life of the R.I.C. officers. Recently I read two
manuscripts, one written by a District Inspector in Carlow
dated 1909 and the other written by a number of Constables
stationed in Tullow dated 1900. The following account is
from these books. We all heard the old saying "all work and
no play makes one a dull boy", this was not the case with
the Constabulary forces. R.I.C. officers took part in many
pastimes like fishing, tug-o-war; they also held boxing
tournaments among themselves. This force included many
Irishmen and was generally liked by the local populace.
On patrol officers were likely to encounter anything.
Their duties were varied. The following facts were written
by a number of constables stationed in Tullow in 1900.
- Left Tullow Barracks at 9 p.m. and returned at
- On patrol I inspected lock-up shops in Tullow: no
presence of any inormalities.
- After inspection of shops I proceeded to the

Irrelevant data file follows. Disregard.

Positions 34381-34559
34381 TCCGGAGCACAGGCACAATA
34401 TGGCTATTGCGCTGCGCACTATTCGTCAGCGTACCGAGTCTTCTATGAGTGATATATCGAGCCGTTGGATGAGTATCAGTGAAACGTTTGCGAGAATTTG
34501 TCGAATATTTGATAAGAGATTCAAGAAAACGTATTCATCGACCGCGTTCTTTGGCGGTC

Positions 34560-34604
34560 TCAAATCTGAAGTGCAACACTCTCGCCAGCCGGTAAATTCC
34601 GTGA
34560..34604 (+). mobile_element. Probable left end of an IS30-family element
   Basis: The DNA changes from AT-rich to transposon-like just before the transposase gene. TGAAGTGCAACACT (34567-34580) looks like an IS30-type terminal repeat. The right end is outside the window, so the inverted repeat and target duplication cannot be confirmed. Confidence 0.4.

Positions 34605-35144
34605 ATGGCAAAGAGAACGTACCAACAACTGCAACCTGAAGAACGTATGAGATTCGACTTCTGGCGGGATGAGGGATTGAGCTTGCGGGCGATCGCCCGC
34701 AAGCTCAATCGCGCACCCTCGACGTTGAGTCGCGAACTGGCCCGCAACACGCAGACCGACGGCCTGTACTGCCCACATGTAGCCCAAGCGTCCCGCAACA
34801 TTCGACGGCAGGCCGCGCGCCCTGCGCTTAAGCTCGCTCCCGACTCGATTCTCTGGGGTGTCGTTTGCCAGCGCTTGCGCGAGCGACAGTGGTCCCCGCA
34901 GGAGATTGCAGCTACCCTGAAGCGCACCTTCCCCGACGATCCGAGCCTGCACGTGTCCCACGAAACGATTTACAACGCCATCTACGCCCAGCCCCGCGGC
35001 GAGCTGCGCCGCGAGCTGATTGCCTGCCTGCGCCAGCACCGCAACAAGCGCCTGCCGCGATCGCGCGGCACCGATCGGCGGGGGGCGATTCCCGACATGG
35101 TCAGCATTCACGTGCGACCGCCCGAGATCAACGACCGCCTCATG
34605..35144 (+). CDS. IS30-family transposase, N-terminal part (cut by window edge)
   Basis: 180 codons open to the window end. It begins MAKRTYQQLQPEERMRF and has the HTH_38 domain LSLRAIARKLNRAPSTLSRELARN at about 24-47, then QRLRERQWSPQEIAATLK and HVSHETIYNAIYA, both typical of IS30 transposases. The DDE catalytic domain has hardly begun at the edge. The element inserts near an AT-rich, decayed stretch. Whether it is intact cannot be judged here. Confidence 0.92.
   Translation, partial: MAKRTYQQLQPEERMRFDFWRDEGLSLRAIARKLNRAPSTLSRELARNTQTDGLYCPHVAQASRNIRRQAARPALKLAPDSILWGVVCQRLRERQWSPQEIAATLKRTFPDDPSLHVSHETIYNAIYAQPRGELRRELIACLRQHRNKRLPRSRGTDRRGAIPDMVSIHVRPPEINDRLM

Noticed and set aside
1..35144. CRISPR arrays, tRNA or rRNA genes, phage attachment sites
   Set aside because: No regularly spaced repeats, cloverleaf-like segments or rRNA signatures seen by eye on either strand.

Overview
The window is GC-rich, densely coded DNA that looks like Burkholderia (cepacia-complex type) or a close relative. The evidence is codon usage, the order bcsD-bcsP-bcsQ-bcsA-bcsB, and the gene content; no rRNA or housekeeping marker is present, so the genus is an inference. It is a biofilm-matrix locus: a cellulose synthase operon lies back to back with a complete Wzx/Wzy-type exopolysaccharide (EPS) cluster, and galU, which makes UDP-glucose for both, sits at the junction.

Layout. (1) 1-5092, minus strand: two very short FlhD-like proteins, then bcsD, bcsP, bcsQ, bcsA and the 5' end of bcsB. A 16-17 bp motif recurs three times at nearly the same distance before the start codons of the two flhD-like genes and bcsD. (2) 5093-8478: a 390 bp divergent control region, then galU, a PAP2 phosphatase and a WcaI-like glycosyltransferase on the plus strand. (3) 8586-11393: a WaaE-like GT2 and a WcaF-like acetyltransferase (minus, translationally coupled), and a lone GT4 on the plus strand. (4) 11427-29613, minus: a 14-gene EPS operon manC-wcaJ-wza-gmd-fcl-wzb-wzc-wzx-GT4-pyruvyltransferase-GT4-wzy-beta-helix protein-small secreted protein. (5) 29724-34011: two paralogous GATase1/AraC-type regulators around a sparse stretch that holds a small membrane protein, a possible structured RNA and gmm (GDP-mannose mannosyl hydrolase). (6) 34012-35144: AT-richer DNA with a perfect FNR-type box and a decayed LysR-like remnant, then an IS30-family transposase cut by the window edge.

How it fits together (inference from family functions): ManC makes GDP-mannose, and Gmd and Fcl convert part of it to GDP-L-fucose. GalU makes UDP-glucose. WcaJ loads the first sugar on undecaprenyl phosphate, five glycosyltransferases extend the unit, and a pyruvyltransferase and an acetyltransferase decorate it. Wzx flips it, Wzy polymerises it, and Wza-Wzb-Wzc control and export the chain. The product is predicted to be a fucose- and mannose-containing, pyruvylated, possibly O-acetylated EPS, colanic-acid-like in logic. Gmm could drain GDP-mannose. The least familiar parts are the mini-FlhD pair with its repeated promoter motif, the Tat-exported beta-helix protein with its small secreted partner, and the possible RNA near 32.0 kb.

townland of Ardattin.
- I crossed fields in search of vagrants and
- After laying in wait for two hours without any
detections. I continued on patrol.
In 1901 a small patrol left Tullow Barracks dressed in
civvies’ to patrol the River Slaney in search of poachers,
they returned two hours later without success. One report
tells of a constable making a report to a local farmer, on
the behalf of the Department of Agriculture, the presence of
sheep infected with scab in his flock.
Constables visited vacant houses where local tramps were
known to frequent. If any were discovered they were duly
moved on. The second report tells of a constable arriving at